Back to Kingmaker. Yay! We finished up last session before Dave went away with a cliffhanger.
Well, it has all turned out all right in the end. We solved all of our problems with magic, which is as it should be.
Rainor and Rainen responded to the Farie Fire spell by dropping down into the chasm. The goblins were sweeping the south border of the chasm, so I cast invisibility and extended it with my rod (I am using it to extend the darkvision spells for His Lordship and Rainor, but that leaves one zap free per day). After a bit, Rainor and Rainen came up from the cavern. Curious, because Farie Fire usually lasts for longer than that.
Anyway. I signalled them with Dancing Lights so that I could keep my invisibility. This attracted attention, of course, but (with the help of an old family friend) I had some in reserve and so cast invisibility on them both. No diving headlong into that chasm for me! We decided that rather than go to join His Lordship, we would go to the great stairs in the west and wait there. I’m not entirely sure why we decided that, but it worked out quite well.
We totally metagamed. There was stuff going on with Jope, and the party was going to have to get out and escape up the stairs. I might let Giacomo tell that story.
As it was, we arrived at the foot of the stairs. We sent back Rainen alone to pick up His Lordship, Giacomo, and Ovthen. I gave him a scroll of Reduce Person for Ovthen (hoping Giacomo would be able to cast it – it’s a simple spell really), but it was still going to be quite a load, and he was beginning to sound a little puffed. So I used a scroll of Bear’s Endurance as well to give him a bit of a lift. A clerical Restoration would have been better, but we do what we can. I must say – just as soon as we get home, I am going to shut myself in for a month and scribe scrolls day and night. Maybe a wand or two, too – my wand of Grease is just about done.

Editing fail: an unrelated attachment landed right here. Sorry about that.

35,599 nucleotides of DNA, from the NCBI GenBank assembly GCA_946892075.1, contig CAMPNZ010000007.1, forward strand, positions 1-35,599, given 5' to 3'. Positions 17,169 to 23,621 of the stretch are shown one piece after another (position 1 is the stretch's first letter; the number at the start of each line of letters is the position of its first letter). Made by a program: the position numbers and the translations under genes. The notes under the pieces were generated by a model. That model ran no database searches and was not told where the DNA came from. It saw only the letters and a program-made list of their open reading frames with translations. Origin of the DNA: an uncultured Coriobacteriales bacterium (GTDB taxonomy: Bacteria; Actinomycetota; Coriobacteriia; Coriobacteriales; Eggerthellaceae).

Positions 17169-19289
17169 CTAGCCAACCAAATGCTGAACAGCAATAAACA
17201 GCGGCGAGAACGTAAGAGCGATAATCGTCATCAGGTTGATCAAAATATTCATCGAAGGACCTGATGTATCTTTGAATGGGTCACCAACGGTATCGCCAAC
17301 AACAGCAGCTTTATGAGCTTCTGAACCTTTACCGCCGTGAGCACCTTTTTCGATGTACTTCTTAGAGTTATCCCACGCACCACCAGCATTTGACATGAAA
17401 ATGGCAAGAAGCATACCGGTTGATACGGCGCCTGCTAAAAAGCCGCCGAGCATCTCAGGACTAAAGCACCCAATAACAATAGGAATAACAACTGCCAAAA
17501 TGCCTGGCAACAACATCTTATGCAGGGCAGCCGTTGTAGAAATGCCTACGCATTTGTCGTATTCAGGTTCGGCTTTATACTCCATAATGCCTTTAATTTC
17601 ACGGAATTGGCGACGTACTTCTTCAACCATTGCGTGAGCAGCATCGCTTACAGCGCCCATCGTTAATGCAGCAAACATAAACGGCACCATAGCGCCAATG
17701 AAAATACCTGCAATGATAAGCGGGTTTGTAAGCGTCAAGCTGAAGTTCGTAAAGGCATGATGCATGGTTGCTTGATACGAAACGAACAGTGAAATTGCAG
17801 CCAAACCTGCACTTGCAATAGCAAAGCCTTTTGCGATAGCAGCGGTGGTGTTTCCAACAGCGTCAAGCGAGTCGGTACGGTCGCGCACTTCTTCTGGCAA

Anyway, Rainen returned with His Lordship, a kobold, and a shrunken dwarf – all four little the worse for wear. Then we began to climb the stairs.
Then strode forth Jope, hero hewn mighty ‘neath stone-roofed lightless cavern, thrall home and prison both and to kobolds made known hope of freedom, he bringer of war and true drow foe, with immortal words “They may take out lives, but they’ll never take our freedom!”. Right quickly they bore him to council grave, where within their hearts did hope and fear make battle. Though plans be set on the morrow sooner yet would foul goblin, drow-thall and kobold-bane search kobold home from east to west. So Jope did remove himself to make ready, faithful sky-wolf reuniting him with his companions, they to ascend dragon-stairs to conceal themselves for a time.
As always, Giacomo puts a slightly brighter gloss on events than strict accuracy would suggest. But Andrew’s speech – shamelessly ripped off Braveheart
– cut short negotiations with the kobolds.
The council are another matter. Each member wants a shrubbery of one sort or another – each is worried about some aspect of this proposed uprising. The hatchery-mistress wants a better future for the kobolds, so that’s sorted. The smith/armsmaster wants to know where the kobolds will get their weapons from. The planner/workmaster dude needs to be convinced that we have some sort of workable plan. Hmm – tricky.